Campus Life | February 2nd, 2024
FAMU Financial Aid: The Never-Ending Fight
By: Hannah Kirby | Staff Writer
Spring 2024 is here, and school is back in session. Students have returned to campus eager to tackle the semester ahead. However, striving to be the best student they can be and obtain that 4.0 is becoming more and more difficult for FAMU students.
It seems almost impossible for students to succeed when they have no classes and no answer about when they can register due to student account balances. Many students nationwide depend on financial aid or outside scholarships to fund their tuition. It all works together when a student’s assistance hits their account on time, allowing them to get their classes for the upcoming semester.
But what happens when it’s delayed? Students are left with balances, making them ineligible to register for their courses, request an official transcript, and much more.
Fourth-year broadcast journalism scholar Danae Daniels expressed her difficulties with this issue.
“I can definitely attest to financial aid messing with my degree progression as it relates to me graduating on time. I actually had to take a semester off last semester because I had a bill that was over thousands of dollars. The discrepancies in my account were made aware of to me at the one-stop-shop of Fall ’23. I took it as my loss and had to figure out a way to raise the money for the bill,” Daniels said. “When I asked financial aid for any resources the financial aid department said there were no available resources they could provide me with or anyone I could speak to.”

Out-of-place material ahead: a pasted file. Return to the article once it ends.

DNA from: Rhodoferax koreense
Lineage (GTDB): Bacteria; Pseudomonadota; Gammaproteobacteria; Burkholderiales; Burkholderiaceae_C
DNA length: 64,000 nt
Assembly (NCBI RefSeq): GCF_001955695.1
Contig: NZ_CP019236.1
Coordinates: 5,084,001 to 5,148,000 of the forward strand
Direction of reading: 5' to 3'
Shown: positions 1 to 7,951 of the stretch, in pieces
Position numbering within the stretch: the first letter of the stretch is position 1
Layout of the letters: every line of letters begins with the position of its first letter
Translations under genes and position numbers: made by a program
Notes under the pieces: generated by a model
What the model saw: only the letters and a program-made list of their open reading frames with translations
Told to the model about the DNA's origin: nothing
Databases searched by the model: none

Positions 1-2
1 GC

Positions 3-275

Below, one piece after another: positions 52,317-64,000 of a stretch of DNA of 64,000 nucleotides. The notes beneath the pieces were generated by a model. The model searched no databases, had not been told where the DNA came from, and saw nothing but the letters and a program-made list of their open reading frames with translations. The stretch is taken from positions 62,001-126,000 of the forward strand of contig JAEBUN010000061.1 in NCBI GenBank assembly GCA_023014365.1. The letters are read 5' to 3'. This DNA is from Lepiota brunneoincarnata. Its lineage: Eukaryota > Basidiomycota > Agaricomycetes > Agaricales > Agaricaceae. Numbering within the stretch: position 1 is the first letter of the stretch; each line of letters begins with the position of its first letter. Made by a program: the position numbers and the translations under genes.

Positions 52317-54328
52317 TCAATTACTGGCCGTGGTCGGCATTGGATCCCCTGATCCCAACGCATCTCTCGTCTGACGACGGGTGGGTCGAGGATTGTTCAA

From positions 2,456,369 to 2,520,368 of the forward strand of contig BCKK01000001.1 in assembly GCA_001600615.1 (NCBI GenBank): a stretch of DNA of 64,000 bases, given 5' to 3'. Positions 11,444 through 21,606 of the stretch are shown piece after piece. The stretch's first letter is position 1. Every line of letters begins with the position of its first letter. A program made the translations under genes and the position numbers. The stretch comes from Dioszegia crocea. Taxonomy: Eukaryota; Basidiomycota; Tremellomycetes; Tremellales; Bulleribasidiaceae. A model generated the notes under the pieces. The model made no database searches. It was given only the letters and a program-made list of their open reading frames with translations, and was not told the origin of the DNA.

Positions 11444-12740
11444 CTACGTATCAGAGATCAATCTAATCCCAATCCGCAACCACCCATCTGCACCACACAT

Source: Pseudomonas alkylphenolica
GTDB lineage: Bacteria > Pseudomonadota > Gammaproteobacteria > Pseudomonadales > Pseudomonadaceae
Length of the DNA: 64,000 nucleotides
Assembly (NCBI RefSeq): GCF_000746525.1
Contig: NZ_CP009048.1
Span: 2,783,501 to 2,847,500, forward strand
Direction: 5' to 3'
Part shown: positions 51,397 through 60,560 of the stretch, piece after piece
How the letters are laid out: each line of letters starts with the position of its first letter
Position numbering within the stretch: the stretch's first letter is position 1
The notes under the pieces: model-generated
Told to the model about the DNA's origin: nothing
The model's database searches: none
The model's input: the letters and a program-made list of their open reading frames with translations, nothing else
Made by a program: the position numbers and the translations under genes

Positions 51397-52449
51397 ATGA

Many students are paving their way through college, and it can become challenging to maintain high academic achievement while trying to provide for themselves. Daniels touched on the fact that when she asked if any loans or scholarships were available, financial aid representatives recommended that she look into private loan options.
A private loan is created by a private organization such as a bank, credit union, or state-based or affiliated organization. The loan terms are set upon the conditions set by the lender. It is often recommended that private loans not be the first choice in aid because they can be harder to obtain.
Private student loans without a guardian or some supervision can be even more challenging. Without that support, it can become difficult for students to obtain financing because they do not have much credit. Students are looking tirelessly for improvements within the university’s financial system so that they can leave with what they truly want: a degree.
Sophomore Jasen Glanton has suffered firsthand from not being able to enroll in courses.
“Inconsistency… having to deal with financial aid for one, two, three weeks just to handle my business. I’m a student at this school and want to thrive academically, but this is draining,” said Glanton. “One day things are looking up, and I’m sold this great big dream, and the next week I’m still fighting this same battle,” he said.
Financial Aid declined to comment on the situation. An office representative recommends that students refer to the FAMU.edu website when looking for ways to fix their issues, stating that many of their questions can be answered right on the website.
This tale is as old as time with financial aid, but students continue to persevere and make the most of their education experience. Daniels and Glanton encourage students to stay in high hopes no matter the difficulties they face and remember that the key is patience with persistence.